Charities

Charities and the limits of political action under the Harper government

July 31st, 2014 by Brian Iler

Environmental Defence. PEN Canada. Amnesty International Canada. The Canadian Centre for Policy Alternatives. Canada Without Poverty. The David Suzuki Foundation.

What do these organizations have in common — aside from all doing great work?

All are registered charities.

All have been publicly critical of Stephen Harper’s government.

And all are undergoing audits of their political activities by the Canada Revenue Agency (CRA).

What’s this about? Here’s what you need to know.

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Canada Revenue Agency’s Guidance: How to Draft Purposes for Charitable Registration (CG 019)

August 12th, 2013 by Ted Hyland

On July 25, 2013, the Charities Directorate of the Canada Revenue Agency (CRA) issued policy guidance on how to draft purposes clauses for charitable registration. At the same time, CRA also issued revised Model Purposes clauses.

The Guidance will apply to new applicants for charitable registration, existing registered charities that are seeking to change their charitable purposes and, undoubtedly, will be used by CRA in auditing registered charities and assessing their eligibility for ongoing registration.

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Client Profile: Architectural Conservancy of Ontario

July 17th, 2013 by Iler Campbell

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The Architectural Conservancy of Ontario is a charity with the goal of helping communities preserve buildings and structures of architectural merit and places of natural beauty and interest. Their activities include advocacy and activism, the commissioning of studies and reports as well as public outreach and education programs. Twice yearly they publish ACORN, a magazine devoted to preservation issues of province-wide interest . Their PreservationWorks! program sends experts to assess and report on heritage properties and can assist in gaining public support, warn of structural issues and suggest preservation strategies. And their Historic Architectural Linking Program connects prospective purchasers with vacant, at-risk heritage properties. The Conservancy has 24 branches across Ontario. Branch activities include lectures, tours and advocacy and restoration of heritage properties.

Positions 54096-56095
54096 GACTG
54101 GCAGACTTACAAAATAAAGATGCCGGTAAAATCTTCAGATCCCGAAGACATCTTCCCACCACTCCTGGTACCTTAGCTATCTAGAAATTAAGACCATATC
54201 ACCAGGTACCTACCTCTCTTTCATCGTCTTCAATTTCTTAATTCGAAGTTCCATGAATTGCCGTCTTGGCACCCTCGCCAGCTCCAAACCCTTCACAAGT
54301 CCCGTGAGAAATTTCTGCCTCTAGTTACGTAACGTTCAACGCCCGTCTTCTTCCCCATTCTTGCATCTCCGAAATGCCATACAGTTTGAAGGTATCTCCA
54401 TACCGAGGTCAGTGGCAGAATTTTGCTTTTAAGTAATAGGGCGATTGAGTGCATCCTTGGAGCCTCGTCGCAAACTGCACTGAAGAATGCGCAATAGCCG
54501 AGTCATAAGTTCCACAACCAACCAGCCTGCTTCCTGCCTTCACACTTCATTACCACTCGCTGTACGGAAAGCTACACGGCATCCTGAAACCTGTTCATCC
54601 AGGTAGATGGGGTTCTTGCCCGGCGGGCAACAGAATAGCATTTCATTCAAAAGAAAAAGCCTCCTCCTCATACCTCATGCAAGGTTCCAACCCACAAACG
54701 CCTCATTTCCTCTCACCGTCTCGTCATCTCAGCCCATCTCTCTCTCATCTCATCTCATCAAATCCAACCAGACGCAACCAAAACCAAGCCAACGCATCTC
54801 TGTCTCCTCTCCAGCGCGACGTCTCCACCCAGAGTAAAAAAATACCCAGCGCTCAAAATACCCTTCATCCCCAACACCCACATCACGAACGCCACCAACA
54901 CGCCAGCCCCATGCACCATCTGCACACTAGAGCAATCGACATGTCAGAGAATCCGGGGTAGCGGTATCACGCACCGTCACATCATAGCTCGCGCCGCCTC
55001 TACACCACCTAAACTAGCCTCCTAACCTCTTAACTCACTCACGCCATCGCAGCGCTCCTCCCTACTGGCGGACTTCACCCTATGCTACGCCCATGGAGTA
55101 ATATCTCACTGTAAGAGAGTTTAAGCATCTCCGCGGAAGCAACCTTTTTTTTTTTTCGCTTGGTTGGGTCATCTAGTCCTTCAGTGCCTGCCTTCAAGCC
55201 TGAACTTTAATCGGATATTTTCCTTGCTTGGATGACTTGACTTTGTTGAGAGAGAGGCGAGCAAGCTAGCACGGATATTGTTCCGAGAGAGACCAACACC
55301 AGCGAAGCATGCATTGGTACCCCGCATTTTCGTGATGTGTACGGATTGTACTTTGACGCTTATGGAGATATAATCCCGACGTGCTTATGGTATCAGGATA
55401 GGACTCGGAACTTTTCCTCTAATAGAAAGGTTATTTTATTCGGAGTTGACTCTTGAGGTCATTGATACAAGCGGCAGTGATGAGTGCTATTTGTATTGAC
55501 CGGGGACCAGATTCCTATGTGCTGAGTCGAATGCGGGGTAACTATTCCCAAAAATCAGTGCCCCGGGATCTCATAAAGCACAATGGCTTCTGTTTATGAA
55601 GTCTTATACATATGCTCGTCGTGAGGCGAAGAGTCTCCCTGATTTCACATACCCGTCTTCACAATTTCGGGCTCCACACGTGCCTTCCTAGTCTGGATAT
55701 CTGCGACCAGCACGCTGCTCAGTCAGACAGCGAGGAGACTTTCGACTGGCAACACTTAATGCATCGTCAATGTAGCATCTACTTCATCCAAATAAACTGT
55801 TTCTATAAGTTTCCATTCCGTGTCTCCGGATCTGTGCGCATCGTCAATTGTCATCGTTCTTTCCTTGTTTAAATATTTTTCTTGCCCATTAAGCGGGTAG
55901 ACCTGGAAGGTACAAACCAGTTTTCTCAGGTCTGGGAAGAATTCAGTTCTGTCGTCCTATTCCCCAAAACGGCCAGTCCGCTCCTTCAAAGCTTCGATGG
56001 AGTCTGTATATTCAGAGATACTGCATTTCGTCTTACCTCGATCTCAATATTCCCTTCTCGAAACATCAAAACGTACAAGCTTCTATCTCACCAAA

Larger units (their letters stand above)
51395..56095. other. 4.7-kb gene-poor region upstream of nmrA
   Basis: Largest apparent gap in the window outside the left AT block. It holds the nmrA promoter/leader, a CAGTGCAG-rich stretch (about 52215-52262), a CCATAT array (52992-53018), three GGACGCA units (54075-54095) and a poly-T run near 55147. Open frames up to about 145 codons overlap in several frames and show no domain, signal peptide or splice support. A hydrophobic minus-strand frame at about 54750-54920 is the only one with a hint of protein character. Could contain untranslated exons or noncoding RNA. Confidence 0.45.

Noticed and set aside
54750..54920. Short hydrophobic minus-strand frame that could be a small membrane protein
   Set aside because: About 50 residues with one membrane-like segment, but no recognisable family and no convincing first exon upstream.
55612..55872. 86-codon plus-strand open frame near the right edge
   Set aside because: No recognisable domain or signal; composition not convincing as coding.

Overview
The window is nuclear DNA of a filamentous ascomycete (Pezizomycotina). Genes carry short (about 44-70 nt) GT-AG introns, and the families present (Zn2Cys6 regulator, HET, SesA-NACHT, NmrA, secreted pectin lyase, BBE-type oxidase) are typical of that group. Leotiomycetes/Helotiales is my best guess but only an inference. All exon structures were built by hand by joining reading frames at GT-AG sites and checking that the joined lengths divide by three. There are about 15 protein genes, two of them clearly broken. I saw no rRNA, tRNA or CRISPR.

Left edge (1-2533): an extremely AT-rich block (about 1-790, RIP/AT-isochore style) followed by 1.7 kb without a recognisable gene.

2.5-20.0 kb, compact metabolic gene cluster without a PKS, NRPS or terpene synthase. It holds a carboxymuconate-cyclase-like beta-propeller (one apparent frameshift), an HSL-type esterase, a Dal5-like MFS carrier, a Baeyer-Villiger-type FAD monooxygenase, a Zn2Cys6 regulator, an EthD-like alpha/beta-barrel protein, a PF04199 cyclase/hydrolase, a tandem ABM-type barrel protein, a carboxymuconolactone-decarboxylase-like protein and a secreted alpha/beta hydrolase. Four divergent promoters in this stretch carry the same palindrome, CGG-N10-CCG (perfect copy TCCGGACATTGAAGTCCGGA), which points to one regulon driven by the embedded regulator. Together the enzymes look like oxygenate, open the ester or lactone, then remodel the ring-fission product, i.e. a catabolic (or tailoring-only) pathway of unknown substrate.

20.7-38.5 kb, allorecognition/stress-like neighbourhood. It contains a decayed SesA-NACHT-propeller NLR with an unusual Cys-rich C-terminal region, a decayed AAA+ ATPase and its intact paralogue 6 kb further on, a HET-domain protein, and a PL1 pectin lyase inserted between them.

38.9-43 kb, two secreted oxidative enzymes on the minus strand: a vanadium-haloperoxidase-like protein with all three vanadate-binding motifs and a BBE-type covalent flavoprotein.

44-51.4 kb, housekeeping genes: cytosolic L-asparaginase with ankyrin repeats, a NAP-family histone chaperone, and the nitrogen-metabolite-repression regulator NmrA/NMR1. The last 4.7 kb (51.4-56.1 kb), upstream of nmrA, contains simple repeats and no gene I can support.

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The evolving world of social finance in Ontario

December 7th, 2012 by Brian Iler and Laura Bowman

Social enterprises can find it difficult to raise capital from community‑minded investors.  Even in the non “social enterprise” sector, most capital for small and startup enterprises is still raised from friends and family rather than banks, wealthy investors or other more traditional sources.

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Anti-Spam Legislation and Non-profits and Charities – Are you ready?

November 5th, 2012 by Ted Hyland